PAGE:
Search Behind the Firewall, or, The Potential for the Information CMDB

…or, Lunch at The Blogging Enterprise 2005.

From talking with a table-mate from National Instruments, I came across the
idea that search is, and/or could become, something like a CMDB for
information in the enterprise:

  • Search can be the one-stop-shopping place for keeping up with
    info as it’s created, updated, and deleted. By caching and indexing
    all the information, you can accomplish the second thing…
  • If you’re looking around for something, you can search for
    it. The CMDB analogy being that, with a CMDB, you don’t have to go
    visit every single machine in your network to find all the XP boxes
    that need SP2 applied, you just ask the CMDB, ’cause it stored all
    that profile info.
  • If “actions”/macros are added to search results, and batches of
    search results, you can move towards a good
    enough
    approach to a compliance
    oriented architecture
    .

Search Actions

That last point is where is gets exciting: what would make search
fully like a CMDB/Systems Management app would be if actions were
linked from your search results and you could take batch actions on
search results.

Tag & Bag Information, or, Regulation, Compliance, and CYA

For example, let’s say you need to retrieve all information related
to a patent lawsuit you’re involved in, for example, about JPEG. It
needs to be marked and bundled up to send to your lawyers. With a next
generation search app, you could write-up search queries like “JPEG or
JPG or ‘image file formats'”, etc. Then you could hook up an action
that would create a zip file with PDFs of each search result, to send
to lawyers.

Since it’d all be involved in a lawsuit, you’d want to assign ID’s
to each item so you could track them. So, your system could do
this. Even better, you could get a history of all the changes that
information had gone through, ’cause your search app had cached each
version of the doc, or, as CVS would do, the diffs between each
version. This would be analogous to versioning your configuration in a
CMDB.

RSS

By slapping RSS on top of search (creating RSS feeds from search
results), you can start to do mash-ups of behind-the-firewall
information. The top contenders are the “classic” examples of
distributing newsletter information to employees, thought leadership,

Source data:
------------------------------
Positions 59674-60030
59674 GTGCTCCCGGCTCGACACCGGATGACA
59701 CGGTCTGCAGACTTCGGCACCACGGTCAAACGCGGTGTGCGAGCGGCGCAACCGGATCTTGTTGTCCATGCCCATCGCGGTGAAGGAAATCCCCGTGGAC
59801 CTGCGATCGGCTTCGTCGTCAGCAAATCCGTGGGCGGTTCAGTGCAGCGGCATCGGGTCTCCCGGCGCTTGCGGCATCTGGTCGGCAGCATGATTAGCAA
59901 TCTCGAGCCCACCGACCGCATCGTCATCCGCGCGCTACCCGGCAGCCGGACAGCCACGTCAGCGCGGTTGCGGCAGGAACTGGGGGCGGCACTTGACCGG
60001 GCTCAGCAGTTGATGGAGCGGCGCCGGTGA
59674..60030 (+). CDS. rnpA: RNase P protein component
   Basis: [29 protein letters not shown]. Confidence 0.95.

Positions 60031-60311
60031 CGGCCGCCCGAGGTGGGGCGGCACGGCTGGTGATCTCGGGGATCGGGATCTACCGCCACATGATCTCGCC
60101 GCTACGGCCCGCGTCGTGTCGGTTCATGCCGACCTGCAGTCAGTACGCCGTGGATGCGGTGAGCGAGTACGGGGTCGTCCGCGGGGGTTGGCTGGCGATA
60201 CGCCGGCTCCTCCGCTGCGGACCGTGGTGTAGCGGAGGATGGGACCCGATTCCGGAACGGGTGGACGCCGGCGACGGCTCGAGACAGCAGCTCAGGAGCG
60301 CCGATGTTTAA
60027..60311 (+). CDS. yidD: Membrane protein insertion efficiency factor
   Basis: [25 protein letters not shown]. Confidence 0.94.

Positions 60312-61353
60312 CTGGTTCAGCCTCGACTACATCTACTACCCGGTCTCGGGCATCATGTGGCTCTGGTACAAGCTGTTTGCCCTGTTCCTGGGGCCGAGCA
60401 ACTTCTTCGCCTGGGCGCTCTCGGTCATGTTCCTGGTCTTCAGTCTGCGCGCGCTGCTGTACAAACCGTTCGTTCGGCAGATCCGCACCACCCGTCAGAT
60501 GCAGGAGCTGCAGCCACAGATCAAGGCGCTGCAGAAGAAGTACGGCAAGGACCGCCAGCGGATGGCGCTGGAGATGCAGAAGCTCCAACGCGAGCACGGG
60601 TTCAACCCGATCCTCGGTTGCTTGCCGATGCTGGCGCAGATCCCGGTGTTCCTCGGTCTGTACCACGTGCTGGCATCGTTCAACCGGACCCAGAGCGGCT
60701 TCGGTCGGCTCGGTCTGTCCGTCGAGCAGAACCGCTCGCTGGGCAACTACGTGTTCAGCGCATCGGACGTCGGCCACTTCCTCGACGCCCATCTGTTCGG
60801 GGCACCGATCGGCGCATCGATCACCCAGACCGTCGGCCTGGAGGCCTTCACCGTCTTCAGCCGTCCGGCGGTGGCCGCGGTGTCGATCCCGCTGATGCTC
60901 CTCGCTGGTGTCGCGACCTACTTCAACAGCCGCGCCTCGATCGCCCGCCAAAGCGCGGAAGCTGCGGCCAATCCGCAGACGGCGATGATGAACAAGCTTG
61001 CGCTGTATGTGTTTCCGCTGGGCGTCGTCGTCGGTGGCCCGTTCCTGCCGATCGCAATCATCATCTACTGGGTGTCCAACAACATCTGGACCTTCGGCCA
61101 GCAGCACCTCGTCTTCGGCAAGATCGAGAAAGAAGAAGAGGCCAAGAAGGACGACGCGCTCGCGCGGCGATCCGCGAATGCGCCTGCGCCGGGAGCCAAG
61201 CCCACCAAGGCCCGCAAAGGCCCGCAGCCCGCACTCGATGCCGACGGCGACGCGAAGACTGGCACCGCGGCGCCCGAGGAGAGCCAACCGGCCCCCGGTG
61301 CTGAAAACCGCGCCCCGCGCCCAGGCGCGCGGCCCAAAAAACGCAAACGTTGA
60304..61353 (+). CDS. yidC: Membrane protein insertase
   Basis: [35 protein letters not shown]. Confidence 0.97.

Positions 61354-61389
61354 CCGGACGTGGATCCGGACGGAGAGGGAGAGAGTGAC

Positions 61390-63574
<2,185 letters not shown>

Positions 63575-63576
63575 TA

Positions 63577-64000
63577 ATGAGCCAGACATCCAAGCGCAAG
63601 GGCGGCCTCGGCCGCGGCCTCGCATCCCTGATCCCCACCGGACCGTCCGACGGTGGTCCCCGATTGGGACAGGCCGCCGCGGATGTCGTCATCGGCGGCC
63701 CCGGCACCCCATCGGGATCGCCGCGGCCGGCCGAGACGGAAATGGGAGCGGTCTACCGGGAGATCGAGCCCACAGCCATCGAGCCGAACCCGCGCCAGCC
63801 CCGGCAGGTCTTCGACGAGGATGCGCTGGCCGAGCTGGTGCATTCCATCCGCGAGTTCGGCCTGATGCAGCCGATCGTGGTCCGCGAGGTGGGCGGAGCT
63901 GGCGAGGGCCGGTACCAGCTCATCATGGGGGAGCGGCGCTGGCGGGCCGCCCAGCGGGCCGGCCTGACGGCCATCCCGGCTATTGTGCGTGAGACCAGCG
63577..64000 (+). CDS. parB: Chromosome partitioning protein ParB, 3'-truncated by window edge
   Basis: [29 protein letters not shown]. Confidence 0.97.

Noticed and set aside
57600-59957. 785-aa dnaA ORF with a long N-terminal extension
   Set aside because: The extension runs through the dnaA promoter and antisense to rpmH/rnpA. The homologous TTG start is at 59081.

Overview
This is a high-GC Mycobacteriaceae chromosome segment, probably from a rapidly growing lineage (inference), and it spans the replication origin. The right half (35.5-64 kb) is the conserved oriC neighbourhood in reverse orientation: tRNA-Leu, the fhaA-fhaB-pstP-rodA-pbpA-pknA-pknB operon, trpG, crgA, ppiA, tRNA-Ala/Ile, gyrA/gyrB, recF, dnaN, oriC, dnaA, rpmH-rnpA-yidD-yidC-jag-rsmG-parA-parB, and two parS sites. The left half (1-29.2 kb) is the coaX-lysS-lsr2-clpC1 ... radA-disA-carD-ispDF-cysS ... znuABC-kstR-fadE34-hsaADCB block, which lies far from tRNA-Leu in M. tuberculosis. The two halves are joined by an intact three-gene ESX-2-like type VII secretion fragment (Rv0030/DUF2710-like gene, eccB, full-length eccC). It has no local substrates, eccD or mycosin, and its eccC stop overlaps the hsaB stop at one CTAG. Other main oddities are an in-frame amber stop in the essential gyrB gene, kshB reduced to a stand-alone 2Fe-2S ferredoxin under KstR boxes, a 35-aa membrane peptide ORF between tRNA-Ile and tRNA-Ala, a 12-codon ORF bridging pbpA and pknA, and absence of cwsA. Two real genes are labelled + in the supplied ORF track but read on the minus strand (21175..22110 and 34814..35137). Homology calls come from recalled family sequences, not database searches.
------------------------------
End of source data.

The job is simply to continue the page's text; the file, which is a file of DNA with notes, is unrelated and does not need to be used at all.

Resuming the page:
and statuses that you’d otherwise waste time in meetings
gathering.

Ending the Intranet Ice-age

As I’ve noted
before
, all the services you take for granted on the internet —
Google, flickr, del.icio.us, bloglines, technorati — don’t exist. The
technology on typical intranets is effectively frozen in the late
90’s. What’s exciting about search behind the firewall is that it can
be the platform/beach head for providing all these features.

The Actions Are Endless

The patent CYA is a pretty simple example. But, you can imagine how
much you could do with your information once you normalize and cache
it into a central search repository: like I’m saying, it’s the
Information CMDB.

Lighting the Dark Information

Another interesting analog between a CMDB and search is that the application helps you get value out of what you already have. Also, it helps you stop loosing value from what you have. In the CMDB world, by imposing the regulations that come with that ITIL-mindset, you make IT more efficient and controlled, the goal being to let your IT group be less fire-fighter focused and more “how can we make money with all this IT” focused.

That
is, large companies have tons of information: silo’ed, “dark,” or
otherwise dead and lost. There’s money to be squeezed outta those stones, and search
is looking like a damn good juicer.

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More Google Enterprise Apps On the Way; Search Behind the Firewall

In a sort of pre-announce, pre-announce, Schmidt said:

The business is growing very quickly. We’ve added all these new features. It makes sense now to just keep adding more Google to the Google-in-a-box. So a reasonable expectation is that more and more of what’s on Google will be available in the blue box. And that’ll keep them busy for years. Because when you do that inside of a company, you have a higher level of security and privacy and all that stuff. … Imagine the evolution of this product line. It gets very interesting. Without pre-announcing anything, it seems like a no-brainer. You have lots of these things sitting around inside all these guys’ networks. Just think of the strategic value of that to Google.

That’d be exciting.